Friday, April 14, 2006

Ever since I can remember I've always checked R.C. as my religion --- Roman Catholic.
My parents would regale me with stories of me being all of 2 years old and they would take me to hear Mass at the Manila Cathedral. I would totter up from the aisle all the way to the main altar where the priest was saying Mass and just explore away. Much to the embarrassment of my father who had to run after me to pry me away which in turn meant I would start wailing at the top of my lungs like a petulant brat.
My parents enrolled me and my sister in Catholic schools from kindergarten up to college. So we got our education in institutions with names like Holy Child Auxillium (New Delhi, India); L'Ecole de Saint Joseph (Brussels, Belgium); St John's Academy (San Juan, Metro Manila) and of course UST (University of Santo Tomas, Manila)!
During our travels to neighboring countries like Germany, France, Switzerland from Belgium where we are based in the early 80s, the first place we explored would be the churches. My mother taught me to say 3 'Our Fathers' in every church we visited for the first time, I admit I still do that to this day whenever I travel.

So the highlight for a Catholic would be Holy Week.
4 solemn days from Maundy Thursday to Easter Sunday.
For my family, it means visiting 7 churches on Maundy Thursday after the Last Supper Mass for the adoration of the Blessed Sacrament. There was a time in my now distant past when we visited 21 churches in one night. Back in the late 80s, right here in sunny Lenten week Manila which is peppered with churches - those forlorn days where you didn't have cable TV, the radio stations only played classical music, no Internet, no cellphones, the streets were deserted, the churches were still full and it was blasphemous to be spending Holy Week at the beach.

Throughout my adult years, I've been weaning in my Catholic faith. I've began to question the teachings of the Catholic Church in my infinite quest to fully understand if religion serves any purpose and or plays any important role in my existence. I've also had this fascination with books which discussed the mysticism about the Vatican, the Catholic church as well as conspiracy theories regarding the life of Jesus Christ and his disciples. Books like "Angels and Demons", "The Day of Confession" and "The Third Secret" have fueled my extreme fascination and piqued my interest.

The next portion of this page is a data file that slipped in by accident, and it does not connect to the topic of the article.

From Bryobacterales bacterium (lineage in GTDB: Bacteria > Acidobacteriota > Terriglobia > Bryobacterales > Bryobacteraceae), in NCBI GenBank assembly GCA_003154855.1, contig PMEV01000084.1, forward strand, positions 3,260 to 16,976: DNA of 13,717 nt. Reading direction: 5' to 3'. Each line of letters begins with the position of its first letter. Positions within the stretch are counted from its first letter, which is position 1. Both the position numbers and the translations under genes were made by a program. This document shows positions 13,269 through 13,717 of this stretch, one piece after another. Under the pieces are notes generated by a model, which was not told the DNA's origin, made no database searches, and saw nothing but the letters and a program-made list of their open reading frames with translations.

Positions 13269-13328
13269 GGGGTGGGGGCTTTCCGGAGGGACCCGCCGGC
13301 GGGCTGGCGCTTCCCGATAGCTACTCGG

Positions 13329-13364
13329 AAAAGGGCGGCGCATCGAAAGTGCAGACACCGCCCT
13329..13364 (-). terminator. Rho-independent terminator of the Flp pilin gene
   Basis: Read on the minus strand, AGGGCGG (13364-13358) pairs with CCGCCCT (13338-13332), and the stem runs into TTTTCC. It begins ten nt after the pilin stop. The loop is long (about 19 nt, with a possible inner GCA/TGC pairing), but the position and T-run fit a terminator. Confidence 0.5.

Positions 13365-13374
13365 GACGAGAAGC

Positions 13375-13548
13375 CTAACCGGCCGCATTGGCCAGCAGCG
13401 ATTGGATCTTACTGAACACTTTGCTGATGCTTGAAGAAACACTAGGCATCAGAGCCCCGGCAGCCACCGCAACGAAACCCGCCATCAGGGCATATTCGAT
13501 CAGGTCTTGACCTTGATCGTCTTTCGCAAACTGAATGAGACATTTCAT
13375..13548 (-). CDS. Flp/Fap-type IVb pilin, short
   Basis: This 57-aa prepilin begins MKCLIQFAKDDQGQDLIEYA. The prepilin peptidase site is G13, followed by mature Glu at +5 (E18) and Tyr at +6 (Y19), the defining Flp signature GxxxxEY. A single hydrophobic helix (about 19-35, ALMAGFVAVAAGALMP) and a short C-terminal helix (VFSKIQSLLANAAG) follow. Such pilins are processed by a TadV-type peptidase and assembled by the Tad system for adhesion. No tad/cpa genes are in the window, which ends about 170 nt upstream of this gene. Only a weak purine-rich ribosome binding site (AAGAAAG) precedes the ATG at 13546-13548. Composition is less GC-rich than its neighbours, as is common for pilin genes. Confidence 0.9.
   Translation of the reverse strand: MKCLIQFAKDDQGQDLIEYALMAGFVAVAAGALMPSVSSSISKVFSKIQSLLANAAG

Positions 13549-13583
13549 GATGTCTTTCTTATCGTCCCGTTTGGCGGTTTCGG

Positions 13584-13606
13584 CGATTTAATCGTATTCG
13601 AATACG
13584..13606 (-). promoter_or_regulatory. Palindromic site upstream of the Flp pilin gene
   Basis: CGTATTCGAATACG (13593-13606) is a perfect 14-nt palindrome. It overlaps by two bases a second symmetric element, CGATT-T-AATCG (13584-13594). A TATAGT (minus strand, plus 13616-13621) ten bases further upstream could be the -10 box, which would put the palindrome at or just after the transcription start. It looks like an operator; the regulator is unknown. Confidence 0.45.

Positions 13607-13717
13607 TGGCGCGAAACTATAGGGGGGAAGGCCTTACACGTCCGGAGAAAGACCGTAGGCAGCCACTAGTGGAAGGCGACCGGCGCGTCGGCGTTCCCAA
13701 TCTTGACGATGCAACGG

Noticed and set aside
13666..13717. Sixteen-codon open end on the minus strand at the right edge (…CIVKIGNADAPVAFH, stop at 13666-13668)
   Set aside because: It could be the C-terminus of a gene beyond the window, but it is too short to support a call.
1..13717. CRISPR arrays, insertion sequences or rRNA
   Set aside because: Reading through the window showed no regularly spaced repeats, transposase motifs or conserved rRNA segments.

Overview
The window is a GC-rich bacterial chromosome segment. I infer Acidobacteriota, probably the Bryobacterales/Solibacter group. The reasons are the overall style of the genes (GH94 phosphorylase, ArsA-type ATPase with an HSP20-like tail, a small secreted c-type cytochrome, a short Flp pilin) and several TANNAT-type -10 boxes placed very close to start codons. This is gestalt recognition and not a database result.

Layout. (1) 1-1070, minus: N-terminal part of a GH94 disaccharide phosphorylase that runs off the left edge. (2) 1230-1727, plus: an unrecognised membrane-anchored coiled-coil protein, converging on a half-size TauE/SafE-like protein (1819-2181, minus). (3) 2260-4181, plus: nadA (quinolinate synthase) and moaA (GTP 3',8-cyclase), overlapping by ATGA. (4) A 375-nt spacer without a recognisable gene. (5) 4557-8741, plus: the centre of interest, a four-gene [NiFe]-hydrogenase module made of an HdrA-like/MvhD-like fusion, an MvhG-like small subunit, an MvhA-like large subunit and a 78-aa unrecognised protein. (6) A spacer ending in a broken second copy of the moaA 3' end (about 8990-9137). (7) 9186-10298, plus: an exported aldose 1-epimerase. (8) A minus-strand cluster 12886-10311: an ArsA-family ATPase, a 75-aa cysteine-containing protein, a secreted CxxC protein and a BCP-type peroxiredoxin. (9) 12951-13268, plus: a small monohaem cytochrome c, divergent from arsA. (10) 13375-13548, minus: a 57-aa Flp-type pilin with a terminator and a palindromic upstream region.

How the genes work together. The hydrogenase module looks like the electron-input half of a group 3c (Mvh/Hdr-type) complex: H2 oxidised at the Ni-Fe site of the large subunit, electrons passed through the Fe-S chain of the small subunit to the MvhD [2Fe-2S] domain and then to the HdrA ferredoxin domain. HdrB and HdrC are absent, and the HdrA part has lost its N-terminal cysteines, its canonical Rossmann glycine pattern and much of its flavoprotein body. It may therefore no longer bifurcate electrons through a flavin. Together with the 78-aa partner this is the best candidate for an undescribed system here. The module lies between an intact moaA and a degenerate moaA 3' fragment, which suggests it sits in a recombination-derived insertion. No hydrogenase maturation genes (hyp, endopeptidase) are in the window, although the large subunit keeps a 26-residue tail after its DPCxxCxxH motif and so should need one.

But despite the fact that I don't go to Church regularly anymore and I've stopped receiving Holy Communion for reasons I rather keep private, I still look forward every year to our Visita Iglesia outing.

This year we decided to stick to 7 churches, all of them holding much significance in our lives.
Our first stop was the Manila Cathedral, the church of my early infancy. After the 2 hour Last Supper Mass officiated by Cardinal Rosales, we hopped over to San Agustin under a full moon shining down on us. It is just a cobblestone walk away. I like this church for it reminds me of the old Spanish edifices during an era of much turmoil in our rich historical past and the fact that it is located in Intramuros adds to its charm.
Our 3rd stop was at UST, my alma mater. The chapel where I prayed during my tertiary education so I could pass every single exam I took during those 4 years.
Cruising further down Espana street, you will run smack into the Santo Domingo church. My family frequented this church a lot during my childhood. It is quite spacious and has ample parking spaces within its premises.
Exiting towards Araneta Avenue then crossing Aurora Boulevard near the SM Centerpoint, down Blumentritt Street in San Juan, you won't miss the Santo Cristo de Sanctuario church. Another church I'm quite fond of because it was just a few blocks away from my high school in San Juan.
Next stop on our itinerary was the Santa Ana church located in Punta, Santa Ana. This tiny yet cosy church is where my parents became husband and wife, 38 years ago.
Our 7th stop was at the San Felipe Neri church located in the Gabbys area on Boni Avenue, Mandaluyong. This ancient church was another refuge for me during my high school days. It is located on my route home so when I had some inner conflicts, I would drop by to pour out my woes to GOD.
Since it was only 11:30 P.M and the adoration of the Blessed Sacrament was still open till midnight, we dropped by St. Francis, the one located near the Edsa Shangri-la complex. We recited the 14 Stations of the Cross here. The place where I worship nowadays when I find the need to hear Mass to atone for my worldly sins in this age of multitasking, the Internet, materialism and numerous distractions which tempt us every single day! So I end this post with a quote I received by SMS:
Let this season of Lent remind us that our life and our material possessions are just being LENT to us.
We are all passing by. We are all pilgrims on the road.
We bring nothing when we die. But we can leave behind the love, we have shared and the hope we have given and the goodness we have done. May we all have a meaningful Lenten season.

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